Monday, September 22, 2008
It's apple season (!) and even on Cape Cod, where there aren't many orchards, it's possible to find some locally grown specimans that are sweet tart perfection. On the way home from the hairdresser's the other day, I saw a sign for Hemeon's Farm and thankfully there was no one behind me because I made a quick, unexpected detour down a windy dirt road past an orchard of apples, which is simply not a usual sight in my neck of the woods. I bought some delightfully sweet and crunchy Honeycrisp and delicously tangy Cortland apples.
It was actually my second apple find. Days before that adventure I scored some organic Winesap apples at the Orleans Farmer’s Market and decided to make a rustic apple tart instead of my usual pie. Since this was a first for me, I checked out a bunch of food blogs to get some ideas from others. Some recipes used phyllo dough, but that didn’t really appeal to me. Others used a classic pastry, either plain or with a little sugar added.
I love my pastry recipe (passed down from my Grandma) because it’s flaky, tasty and REALLY easy. Plus you don’t need to refrigerate it, and really, I’m just too impatient for any dough recipes that require me to cool my heels while the dough chills. So I decided to use my own recipe and add two tablespoons of sugar.
A really nifty blog called Laura Rebecca’s Kitchen had a terrific recipe for a rustic apple tart that she got from Moon at Peanut Butter Etouffee. From her, I borrowed the filling recipe and the idea to sauté the apples first. She added lemon juice and lemon zest and even though we usually adore tart things, we thought the lemon made the tart too, well, tart. Plus it kind of hid the incredible flavor of the Winesap apples, which have a lovely old fashioned tart flavor all on their own.
She also made a really yummy sounding apple caramel sauce for the top that I planned to make, but I hadn’t given the recipe a careful enough look before starting. When it came time to make it I realized I needed applesauce, but didn’t have any. And I had used all the apples in the house to make the tart.
It was already 7:30 and the family was salivating to dig in to this tart, so we ate the first one in all its naked glory.
Luckily the recipe makes two tarts, so the next night I made the sauce, with a few tweaks of my own. Even though I still hadn’t made it to the store for applesauce, my Mom and step-father brought me bags of Honeycrips apples AND Cortland apples (too funny that I already found my own right around the corner) from my favorite orchard, Alyson’s Orchard in Walpole, New Hampshire, which is conveniently located on the route between their house in Vermont and mine on the Cape.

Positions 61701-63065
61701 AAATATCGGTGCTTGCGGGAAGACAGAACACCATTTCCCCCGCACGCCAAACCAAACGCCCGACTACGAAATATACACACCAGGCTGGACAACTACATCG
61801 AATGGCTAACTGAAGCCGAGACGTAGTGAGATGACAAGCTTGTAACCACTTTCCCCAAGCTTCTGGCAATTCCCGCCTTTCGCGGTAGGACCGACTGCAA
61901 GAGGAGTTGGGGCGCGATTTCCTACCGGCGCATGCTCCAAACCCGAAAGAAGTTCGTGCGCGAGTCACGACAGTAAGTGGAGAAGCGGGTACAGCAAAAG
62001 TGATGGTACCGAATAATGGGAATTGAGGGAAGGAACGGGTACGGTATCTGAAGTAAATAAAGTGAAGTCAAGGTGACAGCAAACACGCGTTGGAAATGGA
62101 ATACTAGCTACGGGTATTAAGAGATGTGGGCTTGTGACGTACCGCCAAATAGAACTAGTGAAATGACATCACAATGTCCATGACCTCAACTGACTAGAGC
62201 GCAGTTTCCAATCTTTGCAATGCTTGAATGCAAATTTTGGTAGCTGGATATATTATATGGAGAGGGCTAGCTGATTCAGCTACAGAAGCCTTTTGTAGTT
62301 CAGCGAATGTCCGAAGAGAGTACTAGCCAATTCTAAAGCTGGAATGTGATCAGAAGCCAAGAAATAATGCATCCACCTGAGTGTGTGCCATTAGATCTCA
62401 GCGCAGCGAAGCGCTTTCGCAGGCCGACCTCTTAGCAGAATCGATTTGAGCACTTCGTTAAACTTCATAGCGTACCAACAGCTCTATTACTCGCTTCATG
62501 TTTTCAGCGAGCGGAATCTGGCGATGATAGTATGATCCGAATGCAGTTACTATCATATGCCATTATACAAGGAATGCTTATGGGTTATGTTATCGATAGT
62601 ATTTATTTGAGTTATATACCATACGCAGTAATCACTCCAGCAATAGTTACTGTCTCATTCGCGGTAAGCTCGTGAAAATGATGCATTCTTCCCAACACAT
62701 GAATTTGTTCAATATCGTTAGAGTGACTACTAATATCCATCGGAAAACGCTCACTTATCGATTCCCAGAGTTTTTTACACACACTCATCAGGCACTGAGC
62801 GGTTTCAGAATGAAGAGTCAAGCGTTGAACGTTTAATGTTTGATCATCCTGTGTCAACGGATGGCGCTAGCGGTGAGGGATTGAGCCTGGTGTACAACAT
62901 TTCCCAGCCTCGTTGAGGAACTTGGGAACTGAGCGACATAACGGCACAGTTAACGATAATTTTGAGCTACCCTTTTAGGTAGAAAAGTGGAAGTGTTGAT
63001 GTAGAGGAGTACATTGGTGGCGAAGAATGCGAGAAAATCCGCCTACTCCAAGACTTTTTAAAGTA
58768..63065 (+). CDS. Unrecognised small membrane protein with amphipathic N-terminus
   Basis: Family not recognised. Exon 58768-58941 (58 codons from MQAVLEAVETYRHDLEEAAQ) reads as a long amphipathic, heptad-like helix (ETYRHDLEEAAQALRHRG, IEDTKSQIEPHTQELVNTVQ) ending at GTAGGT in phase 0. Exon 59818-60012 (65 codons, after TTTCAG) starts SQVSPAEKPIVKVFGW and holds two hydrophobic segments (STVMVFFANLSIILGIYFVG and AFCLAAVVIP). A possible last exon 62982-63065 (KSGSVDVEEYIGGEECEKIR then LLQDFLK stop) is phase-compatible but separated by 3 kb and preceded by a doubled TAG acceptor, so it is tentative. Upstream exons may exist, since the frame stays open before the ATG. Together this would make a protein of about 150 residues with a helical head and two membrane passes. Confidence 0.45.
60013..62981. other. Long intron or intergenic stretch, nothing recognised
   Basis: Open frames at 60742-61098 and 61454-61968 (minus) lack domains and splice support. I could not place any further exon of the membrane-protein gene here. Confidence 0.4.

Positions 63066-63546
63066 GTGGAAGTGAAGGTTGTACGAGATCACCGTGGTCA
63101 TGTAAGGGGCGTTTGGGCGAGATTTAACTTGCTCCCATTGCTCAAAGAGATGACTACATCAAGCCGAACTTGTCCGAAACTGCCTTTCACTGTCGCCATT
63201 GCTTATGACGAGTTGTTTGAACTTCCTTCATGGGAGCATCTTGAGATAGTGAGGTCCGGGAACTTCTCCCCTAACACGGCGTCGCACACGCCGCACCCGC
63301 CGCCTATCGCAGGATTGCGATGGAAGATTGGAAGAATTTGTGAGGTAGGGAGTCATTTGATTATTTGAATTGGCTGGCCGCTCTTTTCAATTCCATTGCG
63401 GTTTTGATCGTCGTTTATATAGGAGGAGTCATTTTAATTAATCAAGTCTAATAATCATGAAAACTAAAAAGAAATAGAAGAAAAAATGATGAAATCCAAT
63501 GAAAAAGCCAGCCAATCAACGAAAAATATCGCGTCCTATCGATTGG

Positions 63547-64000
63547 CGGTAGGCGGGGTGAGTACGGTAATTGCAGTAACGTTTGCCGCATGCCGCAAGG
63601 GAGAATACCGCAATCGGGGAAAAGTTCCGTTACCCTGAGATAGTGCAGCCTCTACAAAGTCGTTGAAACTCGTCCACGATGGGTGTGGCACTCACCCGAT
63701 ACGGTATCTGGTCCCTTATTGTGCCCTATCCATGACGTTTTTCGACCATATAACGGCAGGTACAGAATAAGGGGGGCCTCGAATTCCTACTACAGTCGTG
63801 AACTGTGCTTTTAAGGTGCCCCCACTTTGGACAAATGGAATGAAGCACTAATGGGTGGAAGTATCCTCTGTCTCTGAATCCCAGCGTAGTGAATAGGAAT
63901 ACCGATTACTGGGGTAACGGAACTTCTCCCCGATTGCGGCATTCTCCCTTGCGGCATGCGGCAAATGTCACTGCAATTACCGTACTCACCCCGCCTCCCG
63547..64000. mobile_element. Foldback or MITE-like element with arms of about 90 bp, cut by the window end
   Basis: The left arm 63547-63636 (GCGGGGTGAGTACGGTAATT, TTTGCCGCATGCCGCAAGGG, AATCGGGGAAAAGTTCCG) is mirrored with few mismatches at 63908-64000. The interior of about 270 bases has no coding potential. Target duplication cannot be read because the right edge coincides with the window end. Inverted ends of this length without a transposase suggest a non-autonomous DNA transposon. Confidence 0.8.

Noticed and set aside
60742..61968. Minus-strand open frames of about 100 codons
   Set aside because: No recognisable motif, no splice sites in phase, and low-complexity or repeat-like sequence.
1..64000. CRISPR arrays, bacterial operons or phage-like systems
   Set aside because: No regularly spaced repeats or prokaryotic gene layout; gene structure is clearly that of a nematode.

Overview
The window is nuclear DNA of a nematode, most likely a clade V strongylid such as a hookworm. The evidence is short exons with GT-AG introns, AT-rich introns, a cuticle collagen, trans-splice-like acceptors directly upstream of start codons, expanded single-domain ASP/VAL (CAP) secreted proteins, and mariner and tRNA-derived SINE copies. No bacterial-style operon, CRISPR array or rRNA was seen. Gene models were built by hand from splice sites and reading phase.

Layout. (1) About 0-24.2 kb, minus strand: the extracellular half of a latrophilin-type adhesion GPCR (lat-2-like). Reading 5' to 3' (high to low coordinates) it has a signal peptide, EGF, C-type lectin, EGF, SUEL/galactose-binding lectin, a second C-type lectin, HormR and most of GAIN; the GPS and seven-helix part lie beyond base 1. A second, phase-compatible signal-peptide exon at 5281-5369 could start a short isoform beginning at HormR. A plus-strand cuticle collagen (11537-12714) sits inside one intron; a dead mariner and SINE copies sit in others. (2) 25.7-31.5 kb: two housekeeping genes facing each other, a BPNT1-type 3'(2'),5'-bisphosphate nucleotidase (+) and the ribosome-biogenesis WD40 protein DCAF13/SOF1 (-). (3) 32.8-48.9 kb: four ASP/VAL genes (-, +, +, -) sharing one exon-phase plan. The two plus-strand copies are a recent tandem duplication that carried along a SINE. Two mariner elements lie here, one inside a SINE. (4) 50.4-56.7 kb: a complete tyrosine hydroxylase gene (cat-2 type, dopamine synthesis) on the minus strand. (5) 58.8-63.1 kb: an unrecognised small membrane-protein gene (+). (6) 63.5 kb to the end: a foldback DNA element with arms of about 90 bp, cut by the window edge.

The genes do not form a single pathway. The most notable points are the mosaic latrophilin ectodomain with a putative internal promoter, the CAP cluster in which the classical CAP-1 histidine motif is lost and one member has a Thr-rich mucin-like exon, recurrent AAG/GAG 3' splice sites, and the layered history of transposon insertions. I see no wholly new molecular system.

So I made a quick homemade applesauce with two of the Cortland apples and then proceeded to make the recipe. This sauce was so yummy my son and granddaughter fought over the leftovers today. The Boy wanted to dip apple slices into it while my little Sweetie wanted to just eat it plain with a spoon. They both licked their bowls clean. Hard to decide whether to be appalled by their manners, or thrilled I made something they loved so much. Oh, who am I kidding? I’m thrilled, of course.
Rustic Apple Tart with Apple Caramel Sauce
8 medium size baking apples (I like winesap, Cortland, and MacIntosh, but use whatever is your favorite.
3 Tablespoons butter
3/4 cup sugar
1/4 teaspoon salt
1/2 teaspoon cinnamon
3 tablespoons flour
Saute apples in butter until lightly brown. Add sugar, salt, cinnamon and lightly stir. Sprinkle with flour and stir gently. Cook until lightly thickened, about three minutes. Cool 30 minutes. In the meantime make pastry:
Sweet Pastry Crust:
3/4 cup, plus 2 tablespoons of Butter Flavored Crisco
1/4 cup boiling water
2 tablespoons milk
2 tablespoons sugar
2 cups flour
1 teaspoon salt
Put shortening in a mixing bowl. Add the boiling water and beat with mixer until smooth. Add milk, salt and sugar and beat again. It will look like whipped cream. Add the flour one cup at a time and mix by hand. Divide dough in half to make two tarts.
Roll each half until as thin as pie crust. Divide filling between the two and gently fold edges up, doing opposite sides at the same time to keep it even. There should be a circle in the center where apples peak through. Place tarts on cookie sheet lined with parchment paper. Bake at 400 degrees for 15 minutes. Turn down to 375 degrees and bake until crust is light brown and apples begin to bubble, about 15 minutes more.
Apple Caramel Sauce:
1 cup brown sugar
1 tablespoon cinnamon
1 tablespoon butter
2 tablespoons Karo syrup
1/2 cup apple sauce
Cook until it bubbles and is slightly thickened, about 15 – 20 minutes. Drizzle over tart and scoop of vanilla ice cream.